We're to the point now where we do about half our television watching on the computer. The shows we like to watch oon CBS and ABC are free, and so far we've been williing to pay for the few shows we really, really like on iTunes. I think this trend is likely to catch on soon - probably before the L.A. FBI office catches the evil podcaster.

Wait until they hear about RSS feeds.


Thursday, January 04, 2007

The rise of the internet video networks

It started with atomfilms.

Then it was the the Digg team's Revision 3. And in the past couple of weeks we've heard about two new web video networks: Abby Corps, which boasts the videoblog star power of Andrew Baron, and Next New Networks, with a lot of old media executive firepower.

All these networks are looking to produce content for the web. They're all well funded. And, despite what some say, that's a very good thing for the web video business.

Production costs money. There's no secret to that. Unlike a story, a blog, or even an audio podcast, web video doesn't leave much to the viewer's imagination. It's up to the content creator to build the world that we want to watch. And that costs money.

It makes sense to pool resources like space, personnel and equipment, so the costs are shared across different shows. It makes sense to build some brand consistency across your shows too - in terms of user experience, monetization method, distribution etc. And it makes sense to agreggate different niche audiences together and build cross over appeal.

But the biggest reason why independent video networks are a good thing is marketing, marketing, marketing. You can't build a big audience without marketing the hell out of your product. There's a reason why CNBC plasters Jim Cramer's face on every website they possibly can - it drives audience. A single show, bare bones outfit can't do that, but a funded network can.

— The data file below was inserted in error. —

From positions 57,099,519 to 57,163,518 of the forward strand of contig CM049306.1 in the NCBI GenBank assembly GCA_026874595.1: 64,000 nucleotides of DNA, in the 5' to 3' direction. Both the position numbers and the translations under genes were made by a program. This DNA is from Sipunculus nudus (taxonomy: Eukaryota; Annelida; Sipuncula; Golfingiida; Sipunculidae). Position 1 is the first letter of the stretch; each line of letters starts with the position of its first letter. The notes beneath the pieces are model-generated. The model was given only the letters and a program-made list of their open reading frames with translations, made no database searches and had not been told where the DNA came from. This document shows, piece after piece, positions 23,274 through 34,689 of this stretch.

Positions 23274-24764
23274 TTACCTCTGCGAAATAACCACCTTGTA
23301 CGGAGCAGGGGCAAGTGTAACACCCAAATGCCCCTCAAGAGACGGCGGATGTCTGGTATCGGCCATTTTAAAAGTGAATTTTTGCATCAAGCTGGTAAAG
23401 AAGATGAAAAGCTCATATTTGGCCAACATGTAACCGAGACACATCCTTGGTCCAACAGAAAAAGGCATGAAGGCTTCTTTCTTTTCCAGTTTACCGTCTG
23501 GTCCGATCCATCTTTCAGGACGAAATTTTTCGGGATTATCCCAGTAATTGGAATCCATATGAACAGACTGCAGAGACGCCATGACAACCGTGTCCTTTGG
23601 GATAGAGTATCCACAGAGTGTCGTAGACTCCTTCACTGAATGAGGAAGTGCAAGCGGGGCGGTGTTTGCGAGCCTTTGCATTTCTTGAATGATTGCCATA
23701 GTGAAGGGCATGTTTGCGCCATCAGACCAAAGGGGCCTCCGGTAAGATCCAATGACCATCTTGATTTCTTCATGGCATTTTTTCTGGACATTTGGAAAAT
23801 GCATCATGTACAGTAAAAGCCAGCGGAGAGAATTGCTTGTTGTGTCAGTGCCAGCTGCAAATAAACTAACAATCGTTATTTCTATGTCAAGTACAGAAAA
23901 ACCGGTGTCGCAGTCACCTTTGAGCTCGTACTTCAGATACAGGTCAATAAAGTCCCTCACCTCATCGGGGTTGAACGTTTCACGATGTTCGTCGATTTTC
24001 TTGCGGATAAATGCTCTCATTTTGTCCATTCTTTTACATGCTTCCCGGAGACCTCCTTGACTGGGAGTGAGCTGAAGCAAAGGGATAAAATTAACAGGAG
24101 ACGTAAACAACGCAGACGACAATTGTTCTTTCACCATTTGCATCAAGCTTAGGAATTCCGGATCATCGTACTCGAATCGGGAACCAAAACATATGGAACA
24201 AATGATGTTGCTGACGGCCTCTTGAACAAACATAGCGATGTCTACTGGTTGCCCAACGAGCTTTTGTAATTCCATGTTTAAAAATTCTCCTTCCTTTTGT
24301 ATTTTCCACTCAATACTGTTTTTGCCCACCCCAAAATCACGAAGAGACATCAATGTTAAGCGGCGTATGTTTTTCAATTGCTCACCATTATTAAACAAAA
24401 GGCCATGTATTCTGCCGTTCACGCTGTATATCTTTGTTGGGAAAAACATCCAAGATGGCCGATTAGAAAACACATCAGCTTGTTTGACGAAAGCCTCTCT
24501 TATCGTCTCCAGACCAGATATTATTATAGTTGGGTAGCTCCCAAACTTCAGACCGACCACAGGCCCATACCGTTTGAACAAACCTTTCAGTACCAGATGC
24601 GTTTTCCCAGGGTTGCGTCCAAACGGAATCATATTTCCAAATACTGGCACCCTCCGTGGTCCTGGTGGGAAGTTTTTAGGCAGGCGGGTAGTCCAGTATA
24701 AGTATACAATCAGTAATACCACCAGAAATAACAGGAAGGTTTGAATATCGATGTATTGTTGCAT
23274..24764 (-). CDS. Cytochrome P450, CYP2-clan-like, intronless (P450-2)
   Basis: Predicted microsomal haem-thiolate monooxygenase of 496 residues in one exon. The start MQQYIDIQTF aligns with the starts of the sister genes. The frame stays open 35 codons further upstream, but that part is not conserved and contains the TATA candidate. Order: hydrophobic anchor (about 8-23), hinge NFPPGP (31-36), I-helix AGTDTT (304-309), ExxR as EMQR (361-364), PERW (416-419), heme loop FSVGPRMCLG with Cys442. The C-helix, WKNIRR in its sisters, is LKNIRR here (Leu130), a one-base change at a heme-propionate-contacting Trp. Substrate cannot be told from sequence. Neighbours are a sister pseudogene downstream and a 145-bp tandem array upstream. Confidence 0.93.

A single show shop means that the same people are writing and producing shows, making long term strategic decisions, building the brand, doing distribution deals, doing monetization deals, marketing the show, publicizing the show, and sometimes acting. That leads to some brilliant and amazing work, but it's not a realistic business model for anyone.

Independent networks are the best way to create innovative outside the box programming that's sustainable in the long term. The reality is that the big players in this market will be the television and movie studios. And what they offer will not be as cool or as good as what independents are offering. But it will gain more viewership because it will have star power and money to market.

The golden age of american cinema was from Bonnie & Clyde to Raging Bull. Those were the years when the movie studios were smaller - in most cases the people who owned the studios ran the studios. The movies were edgy and risky and actually SAID something. But they were also studios who had the firepower to get their films in front of audiences.

In the web world, it's not about getting your work in front of viewers - that's easy. You need the firepower to stand out from the crowd and get noticed.

I think that independent web networks (studios is probably a more accurate term) have the potential to bring on that kind of creative renaissance for video on the web. And that's why I think it's a good thing.